San José, Costa Rica, since 1956

U.S. Trade Agreement Polarizes Ticos’ Opinions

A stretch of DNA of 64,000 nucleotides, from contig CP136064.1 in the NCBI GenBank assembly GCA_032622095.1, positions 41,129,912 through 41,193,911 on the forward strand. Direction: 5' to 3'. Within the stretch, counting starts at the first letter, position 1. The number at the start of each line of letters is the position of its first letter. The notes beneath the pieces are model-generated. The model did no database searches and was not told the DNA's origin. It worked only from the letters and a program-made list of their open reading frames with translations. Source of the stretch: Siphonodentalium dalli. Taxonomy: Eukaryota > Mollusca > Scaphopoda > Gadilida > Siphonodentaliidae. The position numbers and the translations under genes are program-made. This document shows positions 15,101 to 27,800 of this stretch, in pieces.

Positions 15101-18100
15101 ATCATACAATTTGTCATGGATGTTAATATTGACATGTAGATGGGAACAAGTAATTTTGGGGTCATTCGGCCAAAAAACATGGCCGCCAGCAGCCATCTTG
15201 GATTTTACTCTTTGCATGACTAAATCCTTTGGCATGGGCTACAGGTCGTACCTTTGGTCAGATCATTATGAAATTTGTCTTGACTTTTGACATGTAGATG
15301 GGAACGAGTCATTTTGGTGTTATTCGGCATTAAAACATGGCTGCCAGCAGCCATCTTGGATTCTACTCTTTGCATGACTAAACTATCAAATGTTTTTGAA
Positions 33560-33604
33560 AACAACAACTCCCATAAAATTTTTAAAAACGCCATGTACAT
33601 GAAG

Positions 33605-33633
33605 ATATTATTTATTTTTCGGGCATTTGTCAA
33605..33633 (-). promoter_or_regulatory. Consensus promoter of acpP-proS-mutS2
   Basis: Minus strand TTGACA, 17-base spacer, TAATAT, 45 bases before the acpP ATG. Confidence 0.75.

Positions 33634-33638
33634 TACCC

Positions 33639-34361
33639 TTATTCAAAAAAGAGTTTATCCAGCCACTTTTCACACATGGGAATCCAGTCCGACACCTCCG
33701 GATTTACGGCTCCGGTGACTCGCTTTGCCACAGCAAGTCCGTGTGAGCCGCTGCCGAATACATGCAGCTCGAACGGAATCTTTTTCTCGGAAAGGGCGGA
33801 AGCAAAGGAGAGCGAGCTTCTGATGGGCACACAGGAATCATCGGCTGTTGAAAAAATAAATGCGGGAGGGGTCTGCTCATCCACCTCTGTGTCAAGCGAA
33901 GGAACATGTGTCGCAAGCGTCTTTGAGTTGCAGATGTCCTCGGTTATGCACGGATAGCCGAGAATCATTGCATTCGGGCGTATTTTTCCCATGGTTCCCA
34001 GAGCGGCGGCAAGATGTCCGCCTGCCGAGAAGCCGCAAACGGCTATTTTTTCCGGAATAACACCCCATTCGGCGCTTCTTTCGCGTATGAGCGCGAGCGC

THE Central American Free-TradeAgreement (CAFTA) with the UnitedStates has divided opinions in Costa Rica,as business groups press for its ratificationand social sectors protest in thestreets against it.Between both extremes, PresidentAbel Pacheco affirms that he will notsend the treaty to Congress until the legislatorsapprove a fiscal reform plan, whichthey have been discussing for more thantwo years without achieving the necessaryconsensus for its approval.The principle business chambers andpolitical sectors headed by the presidentialcandidate for the National Liberation Party(PLN), Nobel prize winner Oscar Arias, areemphasizing the need to ratify CAFTA andnot be “left behind” compared to the othercountries of the isthmus.Well-known public figures such as ex-President Rodrigo Carazo and variousacademics and intellectuals have joinedthe social sectors. They reject the agreementbecause they say it was negotiated“only for a few people.”“The government doesn’t necessarilyreact to pressure, all groups have the rightand the liberty to show their support foror against certain projects,” Minister ofCommerce Manuel González said.“What the government must do ismake the decision that is best for thecountry. We do not react in order to favora particular sector,” he added.Business leader Marco Vinicio Ruizsaid CAFTA must be ratified “to meet ourresponsibility with the region and theUnited States.”The general secretary of the NationalAssociation for Public Employees (ANEP),Albino Vargas, warned that “they will haveto protest on the streets” because CAFTAstipulates transformations in the social statewhich the people reject.Vargas cited the breakup of the statemonopolies on energy, telecommunicationsand insurance as examples.Independent political analyst LuisGuillermo Solís said, “Costa Rica is toodivided for the discussion of the treatyduring the electoral year.” General electionswill be held in February 2006.“The discussion of CAFTA will necessarilypolarize the country,” Solís said,adding there also exists the danger that“the Costa Rican elections’ only themewill be the discussion of CAFTA.”

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